David Cameron, who sent a tweet of condolence, released a statement expressing his sympathies to Frost’s widow, Carina, and his wider family.

He said: “Sir David was an extraordinary man – with charm, wit, talent, intelligence and warmth in equal measure. He made a huge impact on television and politics. The Nixon interviews were among the great broadcast moments, but there were many other brilliant interviews. He could be, and certainly was with me, both a friend and a fearsome interviewer.”

Michael Grade, who knew and worked with Frost for more than 30 years, called him “a huge figure in the history of British broadcasting”.

Grade told the Guardian: “He was the first real superstar of the screen who was purely and simply a product of television. Secondly, he had an amazing business skill. He was a performer, a journalist, an impresario and an entrepreneur. That’s given to very, very few people.”

Grade added: “He was kind of a television renaissance man. He could put his hand to anything. He could turn over Richard Nixon or he could win the comedy prize at the Montreux Golden Rose festival. It was just extraordinary.”

Peter Jay, who founded TV-am alongside Frost, told BBC News: “On the screen he was a very talented and original performer, but it was his talent off-screen, his quality as a human being, his capacity for friendship and loyalty, that were in my opinion the thing that raised him to quite an exceptional level.”

Sir David Frost David Frost in 1964. Photograph: George Konig/Rex Features

Greg Dyke, the former BBC director general who worked with Frost, rescuing the initially struggling TV-am, described him as “a great, great friend”. He said: “He understood the whole breadth of television, so he wasn’t just a news and current affairs man, he could also be an entertainment man, so he knew it all.”

Loyd Grossman, who worked with Frost on TV-am and then on the long-running ITV gameshow Through the Keyhole, called him irreplaceable.

Grossman told Sky News: “He was almost the most variously talented journalist in British broadcasting history. His loss will be immense to all of us. He was also an incredibly generous broadcaster to work with.”

Other tributes stressed the same point, that Frost’s sometimes mocked and seemingly cosy interviewing style was in fact one of his strongest attributes.

Tony Blair said: “He had an extraordinary ability to draw out the interviewee, knew exactly where the real story lay and how to get at it, and was also a thoroughly kind and good-natured man. Being interviewed by him was always a pleasure, but also you knew that there would be multiple stories the next day arising from it.”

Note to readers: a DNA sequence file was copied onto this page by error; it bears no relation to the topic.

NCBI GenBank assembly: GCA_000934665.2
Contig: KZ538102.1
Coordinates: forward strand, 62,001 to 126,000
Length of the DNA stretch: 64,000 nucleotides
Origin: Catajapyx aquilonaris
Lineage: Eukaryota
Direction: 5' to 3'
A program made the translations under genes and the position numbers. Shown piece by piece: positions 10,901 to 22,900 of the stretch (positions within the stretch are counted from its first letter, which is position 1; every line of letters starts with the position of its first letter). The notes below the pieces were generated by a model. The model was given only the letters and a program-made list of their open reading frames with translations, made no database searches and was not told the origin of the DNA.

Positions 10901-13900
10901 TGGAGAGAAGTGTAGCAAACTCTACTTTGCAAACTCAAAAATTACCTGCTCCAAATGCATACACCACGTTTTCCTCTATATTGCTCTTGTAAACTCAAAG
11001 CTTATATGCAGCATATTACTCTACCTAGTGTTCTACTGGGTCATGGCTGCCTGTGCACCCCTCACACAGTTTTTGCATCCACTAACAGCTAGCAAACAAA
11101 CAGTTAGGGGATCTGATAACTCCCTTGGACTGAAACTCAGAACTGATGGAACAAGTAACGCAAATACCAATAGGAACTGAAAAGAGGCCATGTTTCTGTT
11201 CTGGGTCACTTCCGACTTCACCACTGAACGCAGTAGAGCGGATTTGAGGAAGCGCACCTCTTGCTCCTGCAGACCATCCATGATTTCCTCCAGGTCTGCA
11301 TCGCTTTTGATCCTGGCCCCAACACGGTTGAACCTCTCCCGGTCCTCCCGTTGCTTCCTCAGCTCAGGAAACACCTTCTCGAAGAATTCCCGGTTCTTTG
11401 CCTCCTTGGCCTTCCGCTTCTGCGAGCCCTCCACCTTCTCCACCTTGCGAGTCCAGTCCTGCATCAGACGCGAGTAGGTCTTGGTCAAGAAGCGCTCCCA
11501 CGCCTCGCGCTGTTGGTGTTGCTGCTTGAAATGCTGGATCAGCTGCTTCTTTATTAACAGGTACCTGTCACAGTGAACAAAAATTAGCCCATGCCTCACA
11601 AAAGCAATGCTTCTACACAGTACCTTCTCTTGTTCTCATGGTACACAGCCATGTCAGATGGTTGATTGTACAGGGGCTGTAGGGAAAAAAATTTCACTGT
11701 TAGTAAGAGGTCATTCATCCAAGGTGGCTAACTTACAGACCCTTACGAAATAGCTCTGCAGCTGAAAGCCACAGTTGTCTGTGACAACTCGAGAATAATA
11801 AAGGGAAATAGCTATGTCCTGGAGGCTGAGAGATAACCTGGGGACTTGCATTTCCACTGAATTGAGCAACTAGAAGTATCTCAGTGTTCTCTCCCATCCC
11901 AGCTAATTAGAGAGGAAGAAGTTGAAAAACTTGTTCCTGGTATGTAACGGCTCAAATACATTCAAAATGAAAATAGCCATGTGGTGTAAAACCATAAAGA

Sir Michael Parkinson, a friend for 40 years, said Frost was “an extraordinary guy”. He said: “When you think of all the stuff he was responsible for, never mind the Nixon interview and the two television companies he helped set up too, it’s remarkable.

“But it’s not right to say he was a ‘soft’ interviewer. He had a totally persuasive interview style which led to the unmasking of a scoundrel.”

In a Guardian interview in 2008, Frost discussed his style. “I think there’s a danger when you adopt an immediately hostile position without having the goods, without having the smoking gun. I think that’s a real mistake,” he said. “You shut people up instead of opening them up. You can ask just as tough a question in a softly spoken way.”

Sir David Frost Sir David Frost in 1966 on The Frost Programme. Photograph: ITV/Rex Features

Blair was among an unbroken line of British Prime Ministers from Harold Wilson to David Cameron interviewed by Frost. Frost interviewed every US President from Richard M Nixon to George W Bush.

The Kent-born son of a Methodist minister, Frost turned down a possible football contract with Nottingham Forest to attend Cambridge University, where he was active in student journalism and secretary of the Footlights theatrical revue. From there he became a trainee at independent television before finding fame as the host of That Was The Week That Was, the pioneering TV political satire show.

The programme ran on the BBC during 1962 and 1963, before being cancelled over worries it could unduly influence an upcoming general election. Frost then hosted a US version.

From then on, Frost was a regular TV figure on both sides of the Atlantic, with shows including The Frost Report and Not So Much a Programme, More a Way of Life. Frost’s distinctive delivery of his catchphrase, “Hello, good evening and welcome,” became instantly recognisable and much mocked.

In later years, Frost hosted the Frost on Sunday talkshow on ITV, before returning to the BBC in 1993 for the first time since the early 1960s for Breakfast with Frost, which ran until 2005.

For many years he also hosted Through the Keyhole, which by coincidence returned to ITV on Saturday night in a revamped format. After Breakfast with Frost ended, the broadcaster made a surprise move to al-Jazeera, where he interviewed political figures.

http://www.theguardian.com/uk-news/2013/sep/01/david-frost-dies-74-heart-attack